8. Boys, you are all ambitious to become gentlemèn. It is all věry natural, but remember, that nēither your own nor your par'ents' position in life, your tailor, your boot-black, or your barber, can make you one. The true gentleman is the same everywhere ; not only at the social' party or ball, but in the noisy mill, the busy shop, the crowded assembly at home, or in the street; never oppressing the weak or ridiculing the unfortunate ; respectful and attentive to his superiors; pleasant and affable to his equals ; careful and tender of the feelings of those whom he may consider beneath him.
M HOSE who have read of the old Roman who left his plow,
1 and ruled the nation, returning again to his humble farm, must be proud to think how many instances of the same kind our own history furnishes. Washington was a Cincinnātus, and here is an account of another.
2. At the session of the South Carolina Legislature, in 1814, the members were perplexed for a suitable man to elect governor. The difficulty did not arise from any scarcity of candidates, -for then, as now, men were ambitious,—but from a want of the right sort of man. The matter became worse as the time wore on, and the election of some objectionable candidate seemed inevitable."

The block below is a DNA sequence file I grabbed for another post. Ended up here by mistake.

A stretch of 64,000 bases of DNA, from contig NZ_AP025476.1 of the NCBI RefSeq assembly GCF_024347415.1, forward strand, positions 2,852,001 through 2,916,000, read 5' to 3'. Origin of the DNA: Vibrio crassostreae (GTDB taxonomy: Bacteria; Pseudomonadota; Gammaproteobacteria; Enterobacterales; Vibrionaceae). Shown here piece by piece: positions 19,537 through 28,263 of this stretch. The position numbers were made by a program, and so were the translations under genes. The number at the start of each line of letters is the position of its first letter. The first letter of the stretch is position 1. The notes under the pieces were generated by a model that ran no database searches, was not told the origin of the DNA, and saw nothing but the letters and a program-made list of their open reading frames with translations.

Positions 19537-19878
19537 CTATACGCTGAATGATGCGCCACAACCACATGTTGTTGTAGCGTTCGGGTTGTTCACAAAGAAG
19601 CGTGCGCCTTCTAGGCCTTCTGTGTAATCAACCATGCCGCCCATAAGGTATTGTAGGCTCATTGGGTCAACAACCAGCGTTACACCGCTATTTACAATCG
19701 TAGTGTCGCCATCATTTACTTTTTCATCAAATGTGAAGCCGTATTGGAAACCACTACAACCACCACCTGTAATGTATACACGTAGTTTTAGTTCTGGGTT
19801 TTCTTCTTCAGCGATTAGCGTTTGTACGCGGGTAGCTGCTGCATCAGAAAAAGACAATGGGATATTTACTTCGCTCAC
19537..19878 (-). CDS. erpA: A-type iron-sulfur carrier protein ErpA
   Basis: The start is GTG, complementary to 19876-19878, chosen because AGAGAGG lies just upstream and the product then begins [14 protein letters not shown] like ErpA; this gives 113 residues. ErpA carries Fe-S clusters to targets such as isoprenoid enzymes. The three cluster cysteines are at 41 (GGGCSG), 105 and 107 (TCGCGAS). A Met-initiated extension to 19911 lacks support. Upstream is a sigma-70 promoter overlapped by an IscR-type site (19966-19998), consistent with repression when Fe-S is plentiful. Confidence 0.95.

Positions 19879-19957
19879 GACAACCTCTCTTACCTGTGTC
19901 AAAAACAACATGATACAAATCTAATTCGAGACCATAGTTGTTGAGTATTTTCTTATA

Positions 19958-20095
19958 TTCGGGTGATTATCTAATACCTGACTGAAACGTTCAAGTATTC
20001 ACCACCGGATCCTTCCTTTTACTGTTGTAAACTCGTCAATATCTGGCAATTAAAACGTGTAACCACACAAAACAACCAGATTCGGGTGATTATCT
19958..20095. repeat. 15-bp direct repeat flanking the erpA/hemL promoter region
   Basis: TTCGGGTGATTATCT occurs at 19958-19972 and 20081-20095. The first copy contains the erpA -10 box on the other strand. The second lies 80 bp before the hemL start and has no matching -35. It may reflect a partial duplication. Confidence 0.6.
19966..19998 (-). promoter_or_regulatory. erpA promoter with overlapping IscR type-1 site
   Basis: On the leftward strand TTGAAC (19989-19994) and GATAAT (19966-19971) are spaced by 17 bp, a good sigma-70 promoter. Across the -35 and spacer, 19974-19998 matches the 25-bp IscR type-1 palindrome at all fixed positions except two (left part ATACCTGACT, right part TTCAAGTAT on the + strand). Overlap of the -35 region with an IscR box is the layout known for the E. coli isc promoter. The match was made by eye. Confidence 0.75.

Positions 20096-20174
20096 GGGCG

3. One day, however, as several of them were conversing upon the matter, Judge O'Neall, then a young man, and present by invitation, said, “Gentlemen, why not elect General David
Social, (so' shal), made up of to direct the affairs of his country companions; relating to society. and command her armies.
? Al fa ble, easy of conversation; Căn' di dātes, persons who seek admitting or inviting others to talk or are proposed for any office. freely ; courteous,
5 In ěv' it a ble, that which can 3 Cîn cin nā' tus, a celebrated Ron not be avoided. man who was called from the plow A, (ă), see Rule 2, p. 24.
A MODERN CINCINNATUS.
R. Williams ?” “ David R. Williams! he's our man-he's the man!" they all exclaimed, as they begăn to scatter to tell the
The day of election came on, and General Williams was elected by a large vote.